After speaking with Wells and Taylor, Pillsbury asks Simonis for data related to the examination in May 2011 of the computer that was used to view the images. The logs pulled in May 2011 show that Jenson logged onto the computer on the night of May 23, an affidavit says. The resident physician who viewed the images logged onto the computer less than two hours after Jenson logged off, an affidavit says. The next morning, an affidavit says, Jenson logged onto the computer for seven minutes. An affidavit says no one logged onto computer between the time the resident who viewed the images logged off and when Jenson logged on the next morning. Pillsbury also interviewed the resident physician sometime between Nov. 21 and Nov. 23.

Nov. 23, 2011 — University police conduct a forensic examination of the computer that was used to view the images.

Dec. 1, 2011 — University police obtain a search warrant for Jenson’s home.

Dec. 2, 2011 — Police execute a search warrant at Jenson’s home in Pittsfield Township, seizing numerous items, including three thumb drives. Investigators obtain another search warrant to examine what they seized. On one thumb drive, an affidavit says, investigators find images of child porn.

Dec. 16, 2011 Jenson is fired from his position at University of Michigan Hospital.

Dec . 17, 2011 — Jenson is arraigned at the Washtenaw County Jail on four counts of possessing child sexually abusive material. University police file court papers, asking for a $25,000 cash bond. In the filings, police note that they consider Jenson a flight risk and danger to the public. Magistrate Mark Nelson releases Jenson on a promise to appear in court with strict bond conditions. Under the conditions, Jenson is prohibited from contacting children and must wear a GPS tether. He had to surrender his passport.

Jan. 30, 2012 — The day after news breaks that the university officials waited six months before reporting the child porn to police, U-M Health System CEO Ora Pescovitz writes on her blog, calling it a, “painful moment in our history.”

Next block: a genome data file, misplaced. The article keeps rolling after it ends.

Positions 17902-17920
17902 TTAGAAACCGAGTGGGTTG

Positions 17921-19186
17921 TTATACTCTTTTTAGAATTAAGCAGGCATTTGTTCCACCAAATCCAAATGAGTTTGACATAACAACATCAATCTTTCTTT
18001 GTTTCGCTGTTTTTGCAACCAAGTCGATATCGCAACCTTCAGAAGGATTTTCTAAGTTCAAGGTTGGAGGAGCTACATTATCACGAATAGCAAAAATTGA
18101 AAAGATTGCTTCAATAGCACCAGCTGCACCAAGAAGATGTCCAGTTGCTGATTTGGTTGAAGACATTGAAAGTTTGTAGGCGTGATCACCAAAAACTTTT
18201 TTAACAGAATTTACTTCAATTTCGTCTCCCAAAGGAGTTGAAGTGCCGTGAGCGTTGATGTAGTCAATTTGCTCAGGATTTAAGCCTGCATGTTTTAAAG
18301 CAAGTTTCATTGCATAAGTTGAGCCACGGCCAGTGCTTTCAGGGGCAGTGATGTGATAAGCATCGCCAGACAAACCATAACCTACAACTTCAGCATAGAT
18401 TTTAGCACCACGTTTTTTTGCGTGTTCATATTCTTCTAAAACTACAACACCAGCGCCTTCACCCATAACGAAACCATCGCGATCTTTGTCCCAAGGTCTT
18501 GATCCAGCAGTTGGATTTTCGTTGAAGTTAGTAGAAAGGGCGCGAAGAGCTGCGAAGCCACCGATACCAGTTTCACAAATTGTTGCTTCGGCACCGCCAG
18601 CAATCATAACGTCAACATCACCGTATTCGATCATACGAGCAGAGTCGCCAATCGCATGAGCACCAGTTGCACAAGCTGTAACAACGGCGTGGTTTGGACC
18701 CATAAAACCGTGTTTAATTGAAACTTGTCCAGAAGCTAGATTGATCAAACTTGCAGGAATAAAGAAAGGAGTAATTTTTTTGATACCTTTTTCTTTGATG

Thu, Feb 2, 2012 : 5:21 p.m.

The Two Faces of the Same Coin : The face that is revealed to me describes one aspect of Stephen Jenson. I am sure that there could be a better face on the flip side of the same coin. Over the last four years, many would have known him as a resident. His work ethics and professionalism may have been observed by several people. Did any person express any concerns? Did his behavior or bedside manners arouse any suspicion? It is the time for his friends, associates, and relatives to come forward and share their impressions with us. I am rather disappointed to read the comments and find a lack of sympathy for this young doctor. He is not distributing those images. If he has viewed those images, it is not clear as to how we can verify the fact of a crime other than that of storing those images. We encourage people to report crime and suspicious activity. I would encourage people to recognize, and speak with courage and conviction to report the good things that they observe in the behavior and conduct of their social contacts. I seek the ability to recognize the good or right things that people do and I really need no special ability to speak of the evil or bad things that people do.


Sat, Feb 4, 2012 : 4:16 p.m.

@BhvanaJagat - I am puzzled by your defense of this resident. Your disappointment in the lack of sympathy shown to him leads one to believe that you do not understand the seriousness of the accusations. Possession of child porn is a crime. What part of that don't you understand?


Thu, Feb 2, 2012 : 2:40 a.m.

Seems that the University is trying to throw some folks from hospital security under the bus. Where are the names of the Office of General Counsel personnel who were involved? Protecting bigwigs while sacrificing the underlings?